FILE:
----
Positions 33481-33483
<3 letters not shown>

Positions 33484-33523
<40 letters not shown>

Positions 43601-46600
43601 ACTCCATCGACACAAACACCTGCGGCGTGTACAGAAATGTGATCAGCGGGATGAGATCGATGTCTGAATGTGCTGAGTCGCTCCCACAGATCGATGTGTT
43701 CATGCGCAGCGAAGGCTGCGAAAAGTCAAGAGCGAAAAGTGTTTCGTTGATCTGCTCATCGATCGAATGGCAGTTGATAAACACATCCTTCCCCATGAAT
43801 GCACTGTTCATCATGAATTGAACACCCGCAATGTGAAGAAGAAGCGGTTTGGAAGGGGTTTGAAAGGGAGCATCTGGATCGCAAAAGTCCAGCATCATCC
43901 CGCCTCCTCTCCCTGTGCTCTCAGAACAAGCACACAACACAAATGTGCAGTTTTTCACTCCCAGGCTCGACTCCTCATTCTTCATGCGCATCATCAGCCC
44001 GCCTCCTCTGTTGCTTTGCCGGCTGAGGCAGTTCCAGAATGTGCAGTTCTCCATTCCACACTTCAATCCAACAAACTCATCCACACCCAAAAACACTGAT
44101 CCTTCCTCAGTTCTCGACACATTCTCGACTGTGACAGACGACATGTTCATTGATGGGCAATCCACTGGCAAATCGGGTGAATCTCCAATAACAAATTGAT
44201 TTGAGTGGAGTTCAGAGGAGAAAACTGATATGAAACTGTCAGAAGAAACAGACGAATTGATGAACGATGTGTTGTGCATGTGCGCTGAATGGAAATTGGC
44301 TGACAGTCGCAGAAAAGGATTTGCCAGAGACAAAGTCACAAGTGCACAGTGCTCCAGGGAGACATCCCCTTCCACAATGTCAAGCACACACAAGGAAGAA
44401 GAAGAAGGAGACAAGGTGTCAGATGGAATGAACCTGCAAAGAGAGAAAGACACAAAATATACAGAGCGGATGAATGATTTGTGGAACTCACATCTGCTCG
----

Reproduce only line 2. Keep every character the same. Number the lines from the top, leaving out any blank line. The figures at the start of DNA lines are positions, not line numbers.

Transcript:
<3 letters not shown>